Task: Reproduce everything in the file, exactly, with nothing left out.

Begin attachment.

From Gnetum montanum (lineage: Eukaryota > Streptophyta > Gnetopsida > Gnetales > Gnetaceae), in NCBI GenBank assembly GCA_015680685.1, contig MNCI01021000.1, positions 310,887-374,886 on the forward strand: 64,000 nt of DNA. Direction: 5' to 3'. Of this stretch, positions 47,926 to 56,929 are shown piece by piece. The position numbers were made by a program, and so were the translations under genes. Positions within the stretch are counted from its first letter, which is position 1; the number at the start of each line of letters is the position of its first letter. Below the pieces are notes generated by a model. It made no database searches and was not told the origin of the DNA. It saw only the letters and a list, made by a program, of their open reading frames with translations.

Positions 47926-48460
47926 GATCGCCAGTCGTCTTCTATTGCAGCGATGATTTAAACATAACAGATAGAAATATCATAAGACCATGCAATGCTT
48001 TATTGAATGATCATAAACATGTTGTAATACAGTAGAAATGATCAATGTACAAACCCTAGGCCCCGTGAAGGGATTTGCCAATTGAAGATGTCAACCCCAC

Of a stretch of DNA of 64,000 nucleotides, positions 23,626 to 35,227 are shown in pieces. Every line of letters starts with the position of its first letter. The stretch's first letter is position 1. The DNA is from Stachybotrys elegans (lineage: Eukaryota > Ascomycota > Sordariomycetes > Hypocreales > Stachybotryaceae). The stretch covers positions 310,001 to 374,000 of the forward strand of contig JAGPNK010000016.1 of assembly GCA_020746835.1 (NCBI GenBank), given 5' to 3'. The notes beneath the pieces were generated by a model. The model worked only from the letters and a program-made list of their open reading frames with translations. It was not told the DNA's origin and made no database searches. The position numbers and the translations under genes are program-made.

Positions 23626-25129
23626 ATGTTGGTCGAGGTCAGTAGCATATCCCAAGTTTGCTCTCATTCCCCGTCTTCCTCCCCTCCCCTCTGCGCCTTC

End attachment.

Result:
From Gnetum montanum (lineage: Eukaryota > Streptophyta > Gnetopsida > Gnetales > Gnetaceae), in NCBI GenBank assembly GCA_015680685.1, contig MNCI01021000.1, positions 310,887-374,886 on the forward strand: 64,000 nt of DNA. Direction: 5' to 3'. Of this stretch, positions 47,926 to 56,929 are shown piece by piece. The position numbers were made by a program, and so were the translations under genes. Positions within the stretch are counted from its first letter, which is position 1; the number at the start of each line of letters is the position of its first letter. Below the pieces are notes generated by a model. It made no database searches and was not told the origin of the DNA. It saw only the letters and a list, made by a program, of their open reading frames with translations.

Positions 47926-48460
47926 GATCGCCAGTCGTCTTCTATTGCAGCGATGATTTAAACATAACAGATAGAAATATCATAAGACCATGCAATGCTT
48001 TATTGAATGATCATAAACATGTTGTAATACAGTAGAAATGATCAATGTACAAACCCTAGGCCCCGTGAAGGGATTTGCCAATTGAAGATGTCAACCCCAC

Of a stretch of DNA of 64,000 nucleotides, positions 23,626 to 35,227 are shown in pieces. Every line of letters starts with the position of its first letter. The stretch's first letter is position 1. The DNA is from Stachybotrys elegans (lineage: Eukaryota > Ascomycota > Sordariomycetes > Hypocreales > Stachybotryaceae). The stretch covers positions 310,001 to 374,000 of the forward strand of contig JAGPNK010000016.1 of assembly GCA_020746835.1 (NCBI GenBank), given 5' to 3'. The notes beneath the pieces were generated by a model. The model worked only from the letters and a program-made list of their open reading frames with translations. It was not told the DNA's origin and made no database searches. The position numbers and the translations under genes are program-made.

Positions 23626-25129
23626 ATGTTGGTCGAGGTCAGTAGCATATCCCAAGTTTGCTCTCATTCCCCGTCTTCCTCCCCTCCCCTCTGCGCCTTC